64 bytes from cache.google.com (216.123.194.113): icmp_seq=2 ttl=61 time=5.87 ms

Lets end this lab by setting up Quagga so that the Cisco router can run OSPF with the linux VM.

[root@localhost ~]# dnf install quagga -y
Last metadata expiration check: 0:14:13 ago on Sat Aug 20 21:48:19 2016.
Dependencies resolved.
================================================================================t
 Package Arch Version Repository Size
================================================================================
Installing:

....SKIPPED.... 
 

Complete!

Next I’ll quickly setup Quagga, basically I’m enabling IP forwarding, creating some config for the ospfd, enabling the daemons and starting it. Quagga will be covered in more depth next post.

[root@localhost ~]# echo "net.ipv4.ip_forward = 1" >> /etc/sysctl.conf
[root@localhost ~]# sysctl -p /etc/sysctl.conf
net.ipv4.ip_forward = 1
[root@localhost ~]# setsebool -P zebra_write_config 1

echo 'WATCH_DAEMONS="zebra bgpd ospfd ospf6d ripd ripngd"'>> /etc/sysconfig/quagga

[root@localhost ~]# echo "enable password cisco" > /etc/quagga/ospfd.conf
[root@localhost ~]# chmod 744 /etc/quagga/ospfd.conf

[root@localhost ~]# systemctl enable ospfd
Created symlink from /etc/systemd/system/multi-user.target.wants/ospfd.service to /usr/lib/systemd/system/ospfd.service.

[root@localhost ~]# systemctl enable zebra
Created symlink from /etc/systemd/system/multi-user.target.wants/zebra.service to /usr/lib/systemd/system/zebra.service.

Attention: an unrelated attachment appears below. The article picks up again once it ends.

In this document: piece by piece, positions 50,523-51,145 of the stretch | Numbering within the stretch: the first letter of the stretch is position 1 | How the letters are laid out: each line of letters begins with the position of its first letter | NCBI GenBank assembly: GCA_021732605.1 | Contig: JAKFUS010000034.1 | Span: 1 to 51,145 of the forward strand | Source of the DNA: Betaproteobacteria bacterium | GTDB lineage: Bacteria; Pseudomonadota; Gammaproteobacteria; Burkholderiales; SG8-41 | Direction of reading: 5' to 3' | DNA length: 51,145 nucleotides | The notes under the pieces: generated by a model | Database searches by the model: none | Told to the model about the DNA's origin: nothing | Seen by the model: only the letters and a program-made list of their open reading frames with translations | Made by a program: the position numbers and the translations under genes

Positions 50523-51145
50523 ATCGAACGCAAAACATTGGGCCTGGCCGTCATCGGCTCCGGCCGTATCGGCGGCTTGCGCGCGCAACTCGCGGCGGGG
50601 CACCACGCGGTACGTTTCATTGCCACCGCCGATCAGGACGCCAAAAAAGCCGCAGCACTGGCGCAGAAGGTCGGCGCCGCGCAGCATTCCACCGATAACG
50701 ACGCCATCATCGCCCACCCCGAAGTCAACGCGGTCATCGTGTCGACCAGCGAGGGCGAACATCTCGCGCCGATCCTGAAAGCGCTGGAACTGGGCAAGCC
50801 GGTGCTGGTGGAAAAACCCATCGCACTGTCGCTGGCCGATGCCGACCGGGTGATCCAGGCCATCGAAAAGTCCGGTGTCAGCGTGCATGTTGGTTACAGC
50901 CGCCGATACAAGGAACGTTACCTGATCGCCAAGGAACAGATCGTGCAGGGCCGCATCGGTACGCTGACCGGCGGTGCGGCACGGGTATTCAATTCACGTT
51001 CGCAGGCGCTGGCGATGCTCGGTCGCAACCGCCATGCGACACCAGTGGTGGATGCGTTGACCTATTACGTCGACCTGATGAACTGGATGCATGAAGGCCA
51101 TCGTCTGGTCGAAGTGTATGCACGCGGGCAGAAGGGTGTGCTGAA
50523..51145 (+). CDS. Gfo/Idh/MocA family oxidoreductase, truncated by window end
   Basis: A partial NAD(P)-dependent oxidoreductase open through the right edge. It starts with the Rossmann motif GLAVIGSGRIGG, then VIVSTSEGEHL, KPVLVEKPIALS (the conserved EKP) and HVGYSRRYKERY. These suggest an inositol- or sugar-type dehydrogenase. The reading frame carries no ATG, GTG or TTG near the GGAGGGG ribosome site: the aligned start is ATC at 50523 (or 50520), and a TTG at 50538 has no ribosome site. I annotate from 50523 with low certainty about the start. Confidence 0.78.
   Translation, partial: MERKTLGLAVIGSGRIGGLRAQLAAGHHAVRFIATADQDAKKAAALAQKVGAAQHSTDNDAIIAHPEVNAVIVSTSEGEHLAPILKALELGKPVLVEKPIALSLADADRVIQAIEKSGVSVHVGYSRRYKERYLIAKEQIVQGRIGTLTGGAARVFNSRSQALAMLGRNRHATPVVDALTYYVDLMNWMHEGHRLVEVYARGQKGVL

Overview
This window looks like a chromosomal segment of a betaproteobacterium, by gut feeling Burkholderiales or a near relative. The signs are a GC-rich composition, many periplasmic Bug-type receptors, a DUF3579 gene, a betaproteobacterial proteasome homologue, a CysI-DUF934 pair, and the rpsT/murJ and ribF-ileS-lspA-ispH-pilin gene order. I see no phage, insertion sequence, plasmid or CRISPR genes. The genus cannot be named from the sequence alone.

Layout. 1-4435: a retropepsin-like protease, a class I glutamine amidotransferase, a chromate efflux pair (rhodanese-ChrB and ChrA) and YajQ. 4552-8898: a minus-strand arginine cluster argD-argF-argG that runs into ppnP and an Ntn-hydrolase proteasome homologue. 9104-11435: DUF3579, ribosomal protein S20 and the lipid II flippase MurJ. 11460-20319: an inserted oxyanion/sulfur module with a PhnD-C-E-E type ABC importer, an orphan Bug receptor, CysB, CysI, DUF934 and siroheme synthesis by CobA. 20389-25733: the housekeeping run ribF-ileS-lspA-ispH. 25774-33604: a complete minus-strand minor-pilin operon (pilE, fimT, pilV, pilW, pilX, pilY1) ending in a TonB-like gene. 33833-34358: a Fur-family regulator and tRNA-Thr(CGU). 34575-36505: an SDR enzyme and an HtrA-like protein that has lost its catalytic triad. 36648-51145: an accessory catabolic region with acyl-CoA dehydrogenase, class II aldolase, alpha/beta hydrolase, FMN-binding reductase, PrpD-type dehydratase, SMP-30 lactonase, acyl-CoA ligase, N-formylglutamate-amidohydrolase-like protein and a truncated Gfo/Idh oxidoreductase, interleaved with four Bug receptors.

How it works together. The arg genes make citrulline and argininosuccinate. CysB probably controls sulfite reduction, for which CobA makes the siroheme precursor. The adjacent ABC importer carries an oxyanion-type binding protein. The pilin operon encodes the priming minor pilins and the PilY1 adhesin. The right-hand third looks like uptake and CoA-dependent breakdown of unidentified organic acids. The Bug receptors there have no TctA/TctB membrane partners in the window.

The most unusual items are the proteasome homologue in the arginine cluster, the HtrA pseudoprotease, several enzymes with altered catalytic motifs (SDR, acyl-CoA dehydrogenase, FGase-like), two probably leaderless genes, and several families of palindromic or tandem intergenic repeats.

[root@localhost ~]# systemctl start zebra
[root@localhost ~]# systemctl start ospfd

Lastly we connect to Quagga and enable OSPF. Now our router is routing with the VM! This can be handy for generating test hosts or running tools like IPERF or SNMP tools from the VM.

[root@localhost ~]# vtysh

Hello, this is Quagga (version 0.99.24.1).
Copyright 1996-2005 Kunihiro Ishiguro, et al.

localhost.localdomain.localdomain# conf t
localhost.localdomain.localdomain(config)# hostname Quagga
Quagga(config)# do wr
Building Configuration...
Configuration saved to /etc/quagga/zebra.conf
Can't backup old configuration file /etc/quagga/ospfd.conf.sav.
[OK]
Quagga(config)# router ospf
Quagga(config-router)# network 10.10.3.0/24 area 0
Quagga(config-router)# 
 *Aug 20 22:12:20.391: %OSPF-5-ADJCHG: Process 1, Nbr 10.10.3.100 on VirtualPortGroup1 from LOADING to FULL, Loading Done
Quagga# show ip route
Codes: K - kernel route, C - connected, S - static, R - RIP,
 O - OSPF, I - IS-IS, B - BGP, P - PIM, A - Babel,
 > - selected route, * - FIB route

K>* 0.0.0.0/0 via 10.10.3.1, eth0
O>* 10.10.2.0/24 [110/11] via 10.10.3.1, eth0, 00:00:04
O 10.10.3.0/24 [110/10] is directly connected, eth0, 00:00:08
C>* 10.10.3.0/24 is directly connected, eth0
O>* 10.200.1.0/24 [110/12] via 10.10.3.1, eth0, 00:00:04
O>* 10.200.2.0/24 [110/12] via 10.10.3.1, eth0, 00:00:04
O>* 10.200.3.0/24 [110/12] via 10.10.3.1, eth0, 00:00:04
C>* 127.0.0.0/8 is directly connected, lo
Quagga#

Containers

The Nexus 9k switches ship with a guestshell container that allows lets you switch to a Red Hat shell in case you want to do some Linux based functions.

NX01(config)# show virtual-service list

Virtual Service List:

Name Status Package Name
-----------------------------------------------------------------------
guestshell+ Activated guestshell.ova